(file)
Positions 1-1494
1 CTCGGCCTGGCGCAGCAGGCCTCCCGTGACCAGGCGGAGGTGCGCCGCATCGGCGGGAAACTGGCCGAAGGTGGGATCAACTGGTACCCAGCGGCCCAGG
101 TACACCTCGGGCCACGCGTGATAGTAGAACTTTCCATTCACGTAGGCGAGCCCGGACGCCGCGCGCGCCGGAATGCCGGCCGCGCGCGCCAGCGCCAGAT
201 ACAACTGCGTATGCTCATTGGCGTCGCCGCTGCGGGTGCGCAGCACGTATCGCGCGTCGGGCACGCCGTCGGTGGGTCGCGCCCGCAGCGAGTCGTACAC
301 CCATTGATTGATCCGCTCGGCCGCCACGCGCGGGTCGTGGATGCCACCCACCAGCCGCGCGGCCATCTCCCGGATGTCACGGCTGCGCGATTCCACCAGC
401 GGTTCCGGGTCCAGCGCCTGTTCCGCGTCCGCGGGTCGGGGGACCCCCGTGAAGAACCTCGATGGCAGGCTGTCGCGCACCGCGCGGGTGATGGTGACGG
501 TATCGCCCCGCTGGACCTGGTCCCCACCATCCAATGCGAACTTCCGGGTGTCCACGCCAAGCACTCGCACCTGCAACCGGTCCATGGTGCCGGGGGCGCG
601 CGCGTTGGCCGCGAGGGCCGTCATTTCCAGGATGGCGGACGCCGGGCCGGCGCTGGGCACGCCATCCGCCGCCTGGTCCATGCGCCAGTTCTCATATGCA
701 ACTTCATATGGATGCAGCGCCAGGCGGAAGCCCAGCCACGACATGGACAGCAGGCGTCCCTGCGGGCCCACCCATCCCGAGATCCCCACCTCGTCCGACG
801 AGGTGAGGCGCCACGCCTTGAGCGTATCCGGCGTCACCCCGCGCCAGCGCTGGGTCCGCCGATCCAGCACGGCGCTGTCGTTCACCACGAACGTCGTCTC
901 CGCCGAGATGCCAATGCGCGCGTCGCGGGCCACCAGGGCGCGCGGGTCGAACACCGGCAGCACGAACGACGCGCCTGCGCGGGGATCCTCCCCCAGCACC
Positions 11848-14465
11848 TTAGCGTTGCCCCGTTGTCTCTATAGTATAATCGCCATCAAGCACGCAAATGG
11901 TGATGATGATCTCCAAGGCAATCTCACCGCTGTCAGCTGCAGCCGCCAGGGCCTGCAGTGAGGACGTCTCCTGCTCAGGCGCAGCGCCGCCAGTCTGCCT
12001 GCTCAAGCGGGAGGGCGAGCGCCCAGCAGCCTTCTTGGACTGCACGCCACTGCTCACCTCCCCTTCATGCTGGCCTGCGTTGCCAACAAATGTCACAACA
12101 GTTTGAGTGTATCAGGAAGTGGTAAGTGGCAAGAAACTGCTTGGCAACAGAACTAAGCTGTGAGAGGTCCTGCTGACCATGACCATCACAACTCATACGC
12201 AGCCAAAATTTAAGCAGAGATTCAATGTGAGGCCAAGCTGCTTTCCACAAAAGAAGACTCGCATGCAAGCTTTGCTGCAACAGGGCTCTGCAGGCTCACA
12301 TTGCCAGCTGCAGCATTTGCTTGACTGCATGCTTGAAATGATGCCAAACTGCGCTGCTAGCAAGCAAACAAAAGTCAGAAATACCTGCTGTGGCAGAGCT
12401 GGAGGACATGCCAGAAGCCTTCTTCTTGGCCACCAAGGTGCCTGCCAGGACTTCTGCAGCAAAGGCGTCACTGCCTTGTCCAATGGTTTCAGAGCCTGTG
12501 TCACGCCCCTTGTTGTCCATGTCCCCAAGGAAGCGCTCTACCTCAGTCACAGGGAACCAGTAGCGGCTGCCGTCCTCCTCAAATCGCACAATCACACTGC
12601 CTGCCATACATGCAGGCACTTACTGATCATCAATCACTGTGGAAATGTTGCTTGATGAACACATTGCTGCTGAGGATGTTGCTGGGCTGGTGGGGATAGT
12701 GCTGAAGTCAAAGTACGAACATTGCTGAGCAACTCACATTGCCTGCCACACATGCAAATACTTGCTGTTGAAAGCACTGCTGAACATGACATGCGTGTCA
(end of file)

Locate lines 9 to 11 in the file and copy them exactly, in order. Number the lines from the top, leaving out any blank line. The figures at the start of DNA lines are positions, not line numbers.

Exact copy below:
701 ACTTCATATGGATGCAGCGCCAGGCGGAAGCCCAGCCACGACATGGACAGCAGGCGTCCCTGCGGGCCCACCCATCCCGAGATCCCCACCTCGTCCGACG
801 AGGTGAGGCGCCACGCCTTGAGCGTATCCGGCGTCACCCCGCGCCAGCGCTGGGTCCGCCGATCCAGCACGGCGCTGTCGTTCACCACGAACGTCGTCTC
901 CGCCGAGATGCCAATGCGCGCGTCGCGGGCCACCAGGGCGCGCGGGTCGAACACCGGCAGCACGAACGACGCGCCTGCGCGGGGATCCTCCCCCAGCACC